Monday, August 27, 2007

Toxic Cloud May Have a Silver Lining.

(At left) Berkeley Pit Lake in Butte, Montana. Photo by Chris Mueller

"We're all downstream."
- Ecologist's motto adopted by Margaret & Jim Drescher, Windhorse Farm, Nova Scotia

Ever since the first Paleolithic Ph.D applied for an NIH Grant, researchers have sought a "silver bullet" that would be effective against the legion of cancers afflicting humanity. Now hope may come from a most unlikely source - a toxic waste site.

The September 2007 issue of Wired Magazine features "Creatures From the Black Lagoon" by Guy Gugliotta - a former Washington Post science writer. This article chronicles how chemists Don and Andrea Stierle stumbled upon potentially useful microorganisms in an abandoned Montana copper mine. Berkeley Pit Lake was born after the open pit operation closed, and water was no longer being pumped out. Minerals leaching from the soil created a highly toxic lagoon. As a result, many an unfortunate creature breathed its last after dropping in for a drink.

But as Jeff Goldblum's character says in Jurassic Park, "Life, uh . . . finds a way." So resourceful BPL microbes fulfilled their Darwinian destiny - and adapted. The outcome was strains of bacteria and fungi that exist nowhere else in the world.

This discovery would have been reward enough for many scientists, but Don and Andrea then took their research in a new direction. Their lifelong passion has been to discover nautical plants and animals with pharmaceutical potential. So they did what any surf loving scientists would do when stuck in Montana - they brought the medical mountain to Muhammad (or Butte, as the locals call it). By subjecting their new bug buddies to the same assays they used with oceanic life, they discovered that some appeared to kill cancer cells. And that - as the white coats at Sloan Kettering will tell you - is a good thing.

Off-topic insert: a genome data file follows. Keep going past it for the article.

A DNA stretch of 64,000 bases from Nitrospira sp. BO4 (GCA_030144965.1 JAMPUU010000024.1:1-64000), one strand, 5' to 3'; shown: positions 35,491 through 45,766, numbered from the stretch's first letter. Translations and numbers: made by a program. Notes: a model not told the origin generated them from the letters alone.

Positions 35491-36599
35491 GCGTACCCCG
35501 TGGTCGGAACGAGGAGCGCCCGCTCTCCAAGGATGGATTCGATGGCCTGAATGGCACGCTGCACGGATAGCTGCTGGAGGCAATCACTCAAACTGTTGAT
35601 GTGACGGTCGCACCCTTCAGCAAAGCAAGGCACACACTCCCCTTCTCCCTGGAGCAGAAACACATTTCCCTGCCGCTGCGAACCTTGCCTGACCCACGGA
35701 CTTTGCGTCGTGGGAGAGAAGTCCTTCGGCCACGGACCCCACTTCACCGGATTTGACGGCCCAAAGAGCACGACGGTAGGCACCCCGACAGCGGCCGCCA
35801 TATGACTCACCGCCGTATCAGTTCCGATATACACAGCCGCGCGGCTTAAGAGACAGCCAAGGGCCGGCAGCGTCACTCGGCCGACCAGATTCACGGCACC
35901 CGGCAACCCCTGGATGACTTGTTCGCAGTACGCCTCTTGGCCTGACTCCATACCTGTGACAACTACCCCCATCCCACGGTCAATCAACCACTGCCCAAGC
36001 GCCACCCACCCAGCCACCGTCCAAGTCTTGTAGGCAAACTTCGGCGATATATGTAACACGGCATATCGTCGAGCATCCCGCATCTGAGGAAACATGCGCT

The Stierles' work is preliminary, and requires further investigation. Hopefully Big Pharma will now get involved to determine if cancer fighting drugs can be developed from these candidates. I've come up with a few brand names for them: Tumor-Tox, Contamin-Oma, and Berkeley-Balm. And to give their campaign more zing, pharmaceutical sales reps could call on doctors' offices in HazMat suits! (Hey, I'm not married to the last idea - just spitballing here . . .)

Author Guy Gugliotta does a masterful job of presenting this story. His prose is clear and concise, which unfortunately is not the norm in science writing. Many technical journalists fall in love with their own special vocabulary, and forget that we mere mortals can't recite the periodic table by heart. In addition, Gugliotta's compelling imagery captured my imagination. While reading "Creatures From the Black Lagoon", I felt like I was watching a "Nature" TV program. The only thing missing was the sound track.

Gugliotta seamlessly moves his account forward, while covering such diverse topics as Butte's geography and economic history, the Stierles' academic credentials and research, NIH funding, and pharmaceutical drug discovery. The author's narrative flow made me believe that the entire story could have been written in one (really big) paragraph, without losing continuity or comprehension.

I live in New Jersey, whose unofficial nickname is "The Landfill of Opportunity". Thus I am painfully aware of how pollution can damage an environment. This story gives me hope that my state can also find something good in its toxic terrain.

You can find more about Berkeley Pit Lake at Pitwatch. I wish the Stierles continued success with their exciting work!

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